We have received several calls, emails and social media posts regarding the $2 trillion stimulus package signed by President Trump on Friday, March 20th.  To clear away some confusion, here are some ways that bill will impact our small business and individual clients.


Individuals will receive direct payments based on your 2018 (or 2019 if you have already filed) income level, filing status and number of children.

  • Those with Single status and under $75,000 of Adjusted Gross Income (AGI) will receive $1,200.
  • Those with Married status and under $150,000 of AGI will receive $2,400.
  • Those who meet those criteria and claim children will additionally receive $500 per child.

For those with AGI above $75,000 as Single or $150,000 Married, your stimulus check amounts will be reduced by $5 for every $100 you are over those amounts.  So if you have no children, are single and make $99,000 or more or you are married, with no children and make more than $198,000 as a couple, your stimulus check will be zero.

If the IRS directly deposited your refund check in the past, the IRS will use that banking information to send your payment. Otherwise a check will be mailed out.  Checks are expected to be sent out in three weeks.


The $2 trillion stimulus package offers a lifeline to small businesses under the Paycheck Protection Program (PPP).  The purpose of the PPP is to allow small business owners impacted by the COVID-19 crisis to keep their employees employed while their business experiences a reduced revenue level. It provides low-interest loans that may be forgivable (more on this later).  The exact mechanics of how everything will work still needs to be ironed out by the banks and lenders, but here are the details we know so far.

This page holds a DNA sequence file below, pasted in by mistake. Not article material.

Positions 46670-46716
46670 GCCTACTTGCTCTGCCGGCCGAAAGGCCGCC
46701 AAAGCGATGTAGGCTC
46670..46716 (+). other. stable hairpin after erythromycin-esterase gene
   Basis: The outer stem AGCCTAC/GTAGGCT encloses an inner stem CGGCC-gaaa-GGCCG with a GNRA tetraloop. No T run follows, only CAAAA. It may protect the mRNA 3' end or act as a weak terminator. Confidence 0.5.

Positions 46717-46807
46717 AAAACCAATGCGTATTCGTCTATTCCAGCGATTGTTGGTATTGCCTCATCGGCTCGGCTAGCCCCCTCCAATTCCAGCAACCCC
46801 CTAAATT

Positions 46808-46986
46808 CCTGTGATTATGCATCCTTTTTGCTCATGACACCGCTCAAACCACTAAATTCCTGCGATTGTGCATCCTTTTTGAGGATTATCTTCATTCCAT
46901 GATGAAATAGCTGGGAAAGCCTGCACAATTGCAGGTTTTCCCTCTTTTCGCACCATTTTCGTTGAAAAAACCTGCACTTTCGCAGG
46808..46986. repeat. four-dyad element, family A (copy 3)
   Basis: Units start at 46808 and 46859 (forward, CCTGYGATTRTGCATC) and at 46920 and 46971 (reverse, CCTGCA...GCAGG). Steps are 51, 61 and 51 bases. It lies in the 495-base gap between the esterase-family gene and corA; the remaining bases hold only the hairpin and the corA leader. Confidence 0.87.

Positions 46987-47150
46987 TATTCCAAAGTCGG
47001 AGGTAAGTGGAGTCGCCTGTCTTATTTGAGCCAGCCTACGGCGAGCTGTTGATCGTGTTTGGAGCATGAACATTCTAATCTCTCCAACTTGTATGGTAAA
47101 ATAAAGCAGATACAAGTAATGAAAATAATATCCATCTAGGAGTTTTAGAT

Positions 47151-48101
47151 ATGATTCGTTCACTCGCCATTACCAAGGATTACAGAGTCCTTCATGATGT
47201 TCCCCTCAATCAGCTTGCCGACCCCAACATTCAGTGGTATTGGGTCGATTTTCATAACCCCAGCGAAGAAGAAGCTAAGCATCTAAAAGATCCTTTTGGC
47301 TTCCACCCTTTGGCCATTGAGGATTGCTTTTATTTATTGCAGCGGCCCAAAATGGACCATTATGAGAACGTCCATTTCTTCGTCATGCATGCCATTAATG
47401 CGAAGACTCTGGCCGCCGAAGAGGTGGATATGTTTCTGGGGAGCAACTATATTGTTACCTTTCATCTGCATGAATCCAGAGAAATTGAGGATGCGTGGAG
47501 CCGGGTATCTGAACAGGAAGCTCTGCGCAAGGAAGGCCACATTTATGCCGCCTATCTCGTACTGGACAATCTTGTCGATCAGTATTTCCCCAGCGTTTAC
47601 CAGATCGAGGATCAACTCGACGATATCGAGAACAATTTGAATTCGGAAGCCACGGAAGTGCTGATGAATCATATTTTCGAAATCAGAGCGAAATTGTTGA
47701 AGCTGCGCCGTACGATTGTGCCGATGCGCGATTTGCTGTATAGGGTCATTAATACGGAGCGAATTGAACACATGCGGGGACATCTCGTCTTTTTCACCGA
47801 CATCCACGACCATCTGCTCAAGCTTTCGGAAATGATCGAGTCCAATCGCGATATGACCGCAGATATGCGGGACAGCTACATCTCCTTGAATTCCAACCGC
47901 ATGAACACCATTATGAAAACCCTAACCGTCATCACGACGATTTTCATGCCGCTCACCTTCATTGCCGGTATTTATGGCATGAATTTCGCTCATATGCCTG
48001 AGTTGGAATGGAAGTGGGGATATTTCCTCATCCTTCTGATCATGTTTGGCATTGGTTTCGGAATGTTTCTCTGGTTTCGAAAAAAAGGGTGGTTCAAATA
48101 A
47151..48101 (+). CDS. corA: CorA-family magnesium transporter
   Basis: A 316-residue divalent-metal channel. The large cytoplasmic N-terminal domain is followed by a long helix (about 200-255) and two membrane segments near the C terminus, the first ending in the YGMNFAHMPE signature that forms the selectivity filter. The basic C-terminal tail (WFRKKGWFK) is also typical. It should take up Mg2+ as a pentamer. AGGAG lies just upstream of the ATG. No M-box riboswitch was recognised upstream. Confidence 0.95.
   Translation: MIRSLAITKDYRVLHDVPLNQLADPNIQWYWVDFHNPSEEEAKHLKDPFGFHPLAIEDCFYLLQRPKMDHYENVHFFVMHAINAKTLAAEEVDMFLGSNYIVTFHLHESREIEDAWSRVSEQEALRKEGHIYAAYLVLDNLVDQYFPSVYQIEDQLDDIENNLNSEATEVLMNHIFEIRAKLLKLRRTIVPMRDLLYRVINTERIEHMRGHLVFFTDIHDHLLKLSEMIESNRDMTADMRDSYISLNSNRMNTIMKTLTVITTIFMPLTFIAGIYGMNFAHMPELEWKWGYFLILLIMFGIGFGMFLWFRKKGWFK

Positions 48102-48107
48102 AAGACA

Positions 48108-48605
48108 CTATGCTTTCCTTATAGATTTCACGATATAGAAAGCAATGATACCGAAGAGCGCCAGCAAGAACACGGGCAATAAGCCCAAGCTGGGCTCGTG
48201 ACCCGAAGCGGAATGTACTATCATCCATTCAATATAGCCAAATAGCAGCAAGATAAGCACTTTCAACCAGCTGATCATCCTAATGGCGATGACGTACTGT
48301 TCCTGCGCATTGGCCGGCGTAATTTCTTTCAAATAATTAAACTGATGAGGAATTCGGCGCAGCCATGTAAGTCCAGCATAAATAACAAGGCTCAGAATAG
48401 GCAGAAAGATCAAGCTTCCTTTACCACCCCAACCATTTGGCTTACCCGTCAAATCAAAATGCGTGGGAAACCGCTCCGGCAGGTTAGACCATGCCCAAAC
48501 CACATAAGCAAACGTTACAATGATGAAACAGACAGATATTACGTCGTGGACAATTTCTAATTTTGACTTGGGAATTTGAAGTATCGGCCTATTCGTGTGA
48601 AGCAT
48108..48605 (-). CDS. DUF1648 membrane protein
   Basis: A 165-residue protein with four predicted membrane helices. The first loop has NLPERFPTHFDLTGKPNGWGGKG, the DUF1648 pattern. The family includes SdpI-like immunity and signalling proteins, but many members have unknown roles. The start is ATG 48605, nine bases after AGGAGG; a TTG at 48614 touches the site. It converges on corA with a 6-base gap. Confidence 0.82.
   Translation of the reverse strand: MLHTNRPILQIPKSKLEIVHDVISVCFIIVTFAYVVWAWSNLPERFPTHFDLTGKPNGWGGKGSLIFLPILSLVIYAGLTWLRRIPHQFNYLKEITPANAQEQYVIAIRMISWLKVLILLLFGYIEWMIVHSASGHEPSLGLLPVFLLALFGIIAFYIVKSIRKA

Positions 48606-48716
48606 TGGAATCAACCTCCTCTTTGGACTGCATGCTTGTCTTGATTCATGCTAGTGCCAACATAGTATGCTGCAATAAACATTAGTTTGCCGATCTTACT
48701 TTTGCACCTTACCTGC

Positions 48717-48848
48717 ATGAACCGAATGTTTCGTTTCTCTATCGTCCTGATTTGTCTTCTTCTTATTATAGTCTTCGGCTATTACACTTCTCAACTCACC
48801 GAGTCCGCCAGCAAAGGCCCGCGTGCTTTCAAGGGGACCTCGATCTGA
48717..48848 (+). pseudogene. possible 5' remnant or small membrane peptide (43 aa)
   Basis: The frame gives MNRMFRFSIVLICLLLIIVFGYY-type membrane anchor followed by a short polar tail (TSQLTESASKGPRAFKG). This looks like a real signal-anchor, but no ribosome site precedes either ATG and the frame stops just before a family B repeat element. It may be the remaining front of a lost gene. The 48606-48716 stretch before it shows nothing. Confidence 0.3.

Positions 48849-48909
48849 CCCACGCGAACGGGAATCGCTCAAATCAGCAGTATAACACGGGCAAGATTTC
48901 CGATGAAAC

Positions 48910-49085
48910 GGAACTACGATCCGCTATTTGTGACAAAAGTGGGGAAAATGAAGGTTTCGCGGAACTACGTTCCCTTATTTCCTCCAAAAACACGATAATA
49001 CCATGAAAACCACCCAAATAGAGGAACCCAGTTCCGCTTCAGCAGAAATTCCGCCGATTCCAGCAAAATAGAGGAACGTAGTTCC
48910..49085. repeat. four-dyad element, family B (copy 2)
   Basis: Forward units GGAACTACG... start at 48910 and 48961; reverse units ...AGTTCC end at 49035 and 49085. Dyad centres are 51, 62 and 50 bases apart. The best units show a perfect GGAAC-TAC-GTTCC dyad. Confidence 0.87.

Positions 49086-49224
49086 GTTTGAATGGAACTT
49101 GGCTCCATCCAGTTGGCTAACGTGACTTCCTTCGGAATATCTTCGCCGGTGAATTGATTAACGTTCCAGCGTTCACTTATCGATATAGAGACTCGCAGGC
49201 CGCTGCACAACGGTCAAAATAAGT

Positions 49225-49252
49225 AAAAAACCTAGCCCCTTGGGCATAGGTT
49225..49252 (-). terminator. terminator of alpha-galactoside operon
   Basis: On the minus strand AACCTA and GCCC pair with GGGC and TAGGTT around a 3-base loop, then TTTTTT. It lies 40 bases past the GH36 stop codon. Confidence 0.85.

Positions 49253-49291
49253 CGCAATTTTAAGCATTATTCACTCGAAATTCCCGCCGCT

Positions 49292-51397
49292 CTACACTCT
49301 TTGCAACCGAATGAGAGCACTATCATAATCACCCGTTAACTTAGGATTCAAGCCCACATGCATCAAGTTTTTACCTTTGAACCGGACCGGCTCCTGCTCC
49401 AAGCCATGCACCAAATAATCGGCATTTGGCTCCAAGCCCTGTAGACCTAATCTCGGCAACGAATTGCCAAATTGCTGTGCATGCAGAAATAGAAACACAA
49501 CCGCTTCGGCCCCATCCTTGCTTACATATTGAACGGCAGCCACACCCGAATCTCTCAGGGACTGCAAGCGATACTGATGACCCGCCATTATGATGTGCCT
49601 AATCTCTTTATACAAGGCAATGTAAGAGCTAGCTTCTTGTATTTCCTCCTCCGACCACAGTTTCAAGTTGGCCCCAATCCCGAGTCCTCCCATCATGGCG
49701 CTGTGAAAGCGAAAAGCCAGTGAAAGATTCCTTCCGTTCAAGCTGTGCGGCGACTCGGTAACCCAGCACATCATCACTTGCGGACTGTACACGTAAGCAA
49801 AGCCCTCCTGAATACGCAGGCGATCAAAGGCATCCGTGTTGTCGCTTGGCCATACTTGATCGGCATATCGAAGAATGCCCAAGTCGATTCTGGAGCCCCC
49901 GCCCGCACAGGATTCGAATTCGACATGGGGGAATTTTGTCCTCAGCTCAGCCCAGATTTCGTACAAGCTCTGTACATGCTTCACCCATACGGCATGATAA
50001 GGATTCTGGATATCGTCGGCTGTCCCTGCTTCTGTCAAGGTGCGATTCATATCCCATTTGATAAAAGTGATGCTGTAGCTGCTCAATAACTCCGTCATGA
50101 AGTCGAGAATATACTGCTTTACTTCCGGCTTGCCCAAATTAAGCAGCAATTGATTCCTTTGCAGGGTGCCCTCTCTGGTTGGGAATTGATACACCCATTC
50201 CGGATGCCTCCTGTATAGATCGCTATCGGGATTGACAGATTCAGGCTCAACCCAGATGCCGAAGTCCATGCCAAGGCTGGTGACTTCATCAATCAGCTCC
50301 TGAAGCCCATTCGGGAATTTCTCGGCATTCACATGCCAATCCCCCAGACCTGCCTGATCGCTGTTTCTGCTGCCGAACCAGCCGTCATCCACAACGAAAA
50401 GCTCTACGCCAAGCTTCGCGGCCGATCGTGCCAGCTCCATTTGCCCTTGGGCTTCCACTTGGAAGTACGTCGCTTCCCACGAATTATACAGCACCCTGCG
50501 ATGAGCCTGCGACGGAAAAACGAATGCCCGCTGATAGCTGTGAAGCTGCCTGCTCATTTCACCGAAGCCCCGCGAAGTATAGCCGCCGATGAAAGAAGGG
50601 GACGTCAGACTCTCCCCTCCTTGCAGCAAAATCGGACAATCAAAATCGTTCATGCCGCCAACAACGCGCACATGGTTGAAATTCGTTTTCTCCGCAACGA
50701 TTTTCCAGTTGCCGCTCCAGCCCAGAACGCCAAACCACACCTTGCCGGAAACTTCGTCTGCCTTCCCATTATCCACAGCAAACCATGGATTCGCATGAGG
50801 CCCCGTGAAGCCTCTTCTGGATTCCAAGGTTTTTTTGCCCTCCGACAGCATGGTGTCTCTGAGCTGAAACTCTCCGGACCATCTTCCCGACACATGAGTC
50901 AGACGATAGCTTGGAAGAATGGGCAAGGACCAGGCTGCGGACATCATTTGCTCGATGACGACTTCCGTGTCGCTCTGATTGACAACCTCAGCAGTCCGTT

How much can I borrow?  Businesses can borrow up to $10 million dollars.  This will be based on 2.5 times the business’s average monthly payroll costs.  Payroll costs include salary, wages, payroll taxes, and benefits.

Where do I apply?  These loans will be processed by banks and other lenders via the SBA 7(a) program.  So, you will apply for the loans at a bank or lending institution and not the Small Business Administration (SBA) directly.

How long do I have to pay back the loan?  The lending terms are up to ten years, but you will likely not need this long because the loans are forgivable by the SBA.

What it the interest rate:  The maximum interest rate is 4%.

How can I repay the loan when I have no revenue?  Re-payment will be deferred a minimum of six months.

Do I need collateral?  No collateral is needed, no personal guarantee required, and best of all no recourse because they are forgivable loans.

You keep saying forgivable, what does that mean?  This is the best part: if you receive an SBA loan via the Paycheck Protection Program and use the funds for payroll, benefits, rent, and/or utilities within eight weeks of receiving the loan, you can have part or all of the loan forgiven by the SBA.